Who deserves the credit for NC’s progress in vaccinating minorities?

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RALEIGH, N.C. (WNCN) — The Centers for Disease Control and Prevention says North Carolina’s efforts to vaccinate minorities is working, with its mention in a weekly report eliciting a celebratory statement from Gov. Roy Cooper.

But that raises some questions: Just who should get the credit for those improved results? And is it appropriate to tout those results when the state’s vaccination rate for all adults still ranks just 34th nationally?

Duke Regional Hospital President Katie Galbraith says it is.

“I always think that it’s important to balance but it is important to celebrate where we’ve had successes,” she said. “And I think that there has been some success here.”

Indeed, the numbers in the CDC’s latest Morbidity and Mortality Weekly Report do add up.

The section highlighting North Carolina’s vaccine equity push looks at two time periods — Dec. 14, 2020 to Jan. 3, and March 29-April 6 — and accurately points out that the proportion of vaccines going to Blacks in the state rose from 9 percent to 19 percent in those time frames, closing the gap for a group that makes up 22 percent of the state’s population.

That figure went from 4 percent to 10 percent for Latinos — exceeding their 9 percent share of the state’s population.

Kody Kinsley, the chief deputy secretary for health for the state Department of Health and Human Services, says his agency proposed the state’s vaccine equity results to the CDC for submission.

“And then we went through the process of putting all the content together,” said Kinsley, who is credited as one of the 10 authors of that section. “It was a bit of a process but an important one to highlight the work, for sure.”

Kinsley, asked who deserves the credit for that success, called it “a huge team effort on things like this.

“The credit is due to community-based organizations on the ground that are knocking on doors and encouraging folks to get vaccinated,” he said. “The credit is due to our providers who have been incredibly intentional about making sure that the shots that they put into arms match the populations that they serve in their community. And the credit is due to a decision that we made to make sure that we were going to have the data that we were going to have the race and ethnicity and other demographic data for everyone that was getting vaccinated here in North Carolina so we can know where we needed to do better.”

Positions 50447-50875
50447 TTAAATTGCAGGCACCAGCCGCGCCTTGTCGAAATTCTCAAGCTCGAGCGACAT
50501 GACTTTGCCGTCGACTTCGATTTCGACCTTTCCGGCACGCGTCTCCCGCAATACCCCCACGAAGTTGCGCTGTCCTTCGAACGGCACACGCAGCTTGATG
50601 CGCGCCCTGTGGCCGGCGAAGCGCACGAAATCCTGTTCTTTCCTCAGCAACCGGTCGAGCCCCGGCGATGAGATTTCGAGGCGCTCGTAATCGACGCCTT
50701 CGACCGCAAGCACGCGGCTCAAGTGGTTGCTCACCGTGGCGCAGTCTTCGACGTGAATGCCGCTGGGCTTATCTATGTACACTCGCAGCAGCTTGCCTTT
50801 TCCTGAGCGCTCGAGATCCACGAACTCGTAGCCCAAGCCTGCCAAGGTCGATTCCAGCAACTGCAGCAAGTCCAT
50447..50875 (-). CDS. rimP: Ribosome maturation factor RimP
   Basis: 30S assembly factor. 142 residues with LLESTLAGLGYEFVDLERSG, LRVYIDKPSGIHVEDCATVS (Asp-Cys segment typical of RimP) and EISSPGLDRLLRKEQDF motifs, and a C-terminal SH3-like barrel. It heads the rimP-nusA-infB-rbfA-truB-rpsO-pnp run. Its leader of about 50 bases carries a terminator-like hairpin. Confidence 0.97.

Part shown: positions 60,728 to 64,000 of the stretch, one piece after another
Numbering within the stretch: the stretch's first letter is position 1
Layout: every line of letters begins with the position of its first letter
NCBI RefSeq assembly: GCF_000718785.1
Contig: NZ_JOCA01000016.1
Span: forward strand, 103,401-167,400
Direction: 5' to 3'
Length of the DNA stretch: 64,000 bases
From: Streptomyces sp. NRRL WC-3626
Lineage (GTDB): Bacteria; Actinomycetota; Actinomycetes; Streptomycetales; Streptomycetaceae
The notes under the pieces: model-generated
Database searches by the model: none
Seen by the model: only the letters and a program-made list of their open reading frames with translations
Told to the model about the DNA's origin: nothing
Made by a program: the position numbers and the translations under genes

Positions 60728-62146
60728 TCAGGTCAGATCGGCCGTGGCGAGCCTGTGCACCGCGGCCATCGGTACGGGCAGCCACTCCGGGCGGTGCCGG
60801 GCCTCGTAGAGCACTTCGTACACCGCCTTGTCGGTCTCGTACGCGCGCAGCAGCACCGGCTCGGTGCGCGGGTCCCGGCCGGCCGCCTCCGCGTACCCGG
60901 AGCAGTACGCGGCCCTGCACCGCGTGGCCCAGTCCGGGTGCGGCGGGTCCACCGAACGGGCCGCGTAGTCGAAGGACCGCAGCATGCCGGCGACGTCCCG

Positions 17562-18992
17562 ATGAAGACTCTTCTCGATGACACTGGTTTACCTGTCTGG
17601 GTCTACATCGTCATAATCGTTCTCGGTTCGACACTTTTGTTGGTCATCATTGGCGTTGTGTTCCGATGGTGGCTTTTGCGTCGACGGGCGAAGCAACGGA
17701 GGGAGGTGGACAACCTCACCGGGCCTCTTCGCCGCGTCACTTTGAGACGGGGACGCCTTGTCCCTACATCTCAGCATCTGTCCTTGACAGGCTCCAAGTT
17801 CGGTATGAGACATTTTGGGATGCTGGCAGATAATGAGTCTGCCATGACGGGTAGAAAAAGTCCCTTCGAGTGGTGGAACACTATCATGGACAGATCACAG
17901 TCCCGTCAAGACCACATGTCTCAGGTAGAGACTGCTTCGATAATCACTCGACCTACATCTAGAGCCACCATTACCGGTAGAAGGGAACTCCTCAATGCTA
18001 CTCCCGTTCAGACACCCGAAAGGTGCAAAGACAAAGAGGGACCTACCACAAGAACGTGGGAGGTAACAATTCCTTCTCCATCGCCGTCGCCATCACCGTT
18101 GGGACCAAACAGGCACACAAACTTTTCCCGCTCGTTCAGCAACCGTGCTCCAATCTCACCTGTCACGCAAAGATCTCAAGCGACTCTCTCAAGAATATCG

Galbraith says the state does deserve a pat on the back for its emphasis on equity.

“Secretary (Mandy) Cohen has certainly been a champion for vaccine equity, as have all of the hospitals and health systems and health departments across the state,” she said.

And Randi Towns, the director of health equity at UNC Health, says the credit “truly goes to our community leaders and those people on the front lines, on the ground, who really were intentional and ensuring that those in their neighborhoods, ones who knew about the vaccine and they knew what was true.

“They knew the science, they knew and they were able to dispel all the myths,” she added.

The calculus of vaccine equity has changed during the past half a year. Early in the vaccination push, when demand was high, doses and appointment slots were reserved for marginalized communities.

That’s not a problem now — providers have plenty of doses for everyone who wants one — so now the approach has shifted to education at the individual level.

“The good news is now our equity strategy looks like engaging with a whole lot of folks to match people to a whole lot of places, as opposed to pulling people together to be single points of entry,” Kinsley said.

And while the numbers for minorities have improved drastically, it’s the majority that appears to be lagging behind.

White people — who make up 72 percent of the state’s population — account for just 65 percent of first-dose vaccinations. That gap of seven percentage points is the state’s largest of any racial or ethnic group.

“I think it’s not necessarily frustration, but we’re not doing enough,” Towns said. “What do we need to be doing more of, because we’re still not where we want to be?”

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